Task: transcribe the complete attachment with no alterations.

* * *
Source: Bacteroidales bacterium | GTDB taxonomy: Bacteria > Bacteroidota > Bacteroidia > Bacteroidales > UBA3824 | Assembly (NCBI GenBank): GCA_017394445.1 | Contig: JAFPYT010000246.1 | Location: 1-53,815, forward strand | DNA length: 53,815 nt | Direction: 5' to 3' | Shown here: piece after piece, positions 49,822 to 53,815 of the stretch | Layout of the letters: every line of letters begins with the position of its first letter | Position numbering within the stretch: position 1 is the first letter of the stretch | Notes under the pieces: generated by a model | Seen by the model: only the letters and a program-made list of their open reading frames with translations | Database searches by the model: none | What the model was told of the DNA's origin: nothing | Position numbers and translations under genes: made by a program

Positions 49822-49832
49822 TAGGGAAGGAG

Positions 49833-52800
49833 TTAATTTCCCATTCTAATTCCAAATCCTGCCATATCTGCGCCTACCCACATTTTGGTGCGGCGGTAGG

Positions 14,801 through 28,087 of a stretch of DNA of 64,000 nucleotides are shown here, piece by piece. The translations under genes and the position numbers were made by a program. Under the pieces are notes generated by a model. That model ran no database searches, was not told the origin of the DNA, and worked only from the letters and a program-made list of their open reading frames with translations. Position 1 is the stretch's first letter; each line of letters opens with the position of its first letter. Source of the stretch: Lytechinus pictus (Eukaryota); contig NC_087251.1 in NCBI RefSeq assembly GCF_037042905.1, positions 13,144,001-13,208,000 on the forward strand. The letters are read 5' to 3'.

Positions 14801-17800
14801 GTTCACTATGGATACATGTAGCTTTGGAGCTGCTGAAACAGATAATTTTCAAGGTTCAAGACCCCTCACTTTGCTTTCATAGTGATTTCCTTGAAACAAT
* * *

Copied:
Source: Bacteroidales bacterium | GTDB taxonomy: Bacteria > Bacteroidota > Bacteroidia > Bacteroidales > UBA3824 | Assembly (NCBI GenBank): GCA_017394445.1 | Contig: JAFPYT010000246.1 | Location: 1-53,815, forward strand | DNA length: 53,815 nt | Direction: 5' to 3' | Shown here: piece after piece, positions 49,822 to 53,815 of the stretch | Layout of the letters: every line of letters begins with the position of its first letter | Position numbering within the stretch: position 1 is the first letter of the stretch | Notes under the pieces: generated by a model | Seen by the model: only the letters and a program-made list of their open reading frames with translations | Database searches by the model: none | What the model was told of the DNA's origin: nothing | Position numbers and translations under genes: made by a program

Positions 49822-49832
49822 TAGGGAAGGAG

Positions 49833-52800
49833 TTAATTTCCCATTCTAATTCCAAATCCTGCCATATCTGCGCCTACCCACATTTTGGTGCGGCGGTAGG

Positions 14,801 through 28,087 of a stretch of DNA of 64,000 nucleotides are shown here, piece by piece. The translations under genes and the position numbers were made by a program. Under the pieces are notes generated by a model. That model ran no database searches, was not told the origin of the DNA, and worked only from the letters and a program-made list of their open reading frames with translations. Position 1 is the stretch's first letter; each line of letters opens with the position of its first letter. Source of the stretch: Lytechinus pictus (Eukaryota); contig NC_087251.1 in NCBI RefSeq assembly GCF_037042905.1, positions 13,144,001-13,208,000 on the forward strand. The letters are read 5' to 3'.

Positions 14801-17800
14801 GTTCACTATGGATACATGTAGCTTTGGAGCTGCTGAAACAGATAATTTTCAAGGTTCAAGACCCCTCACTTTGCTTTCATAGTGATTTCCTTGAAACAAT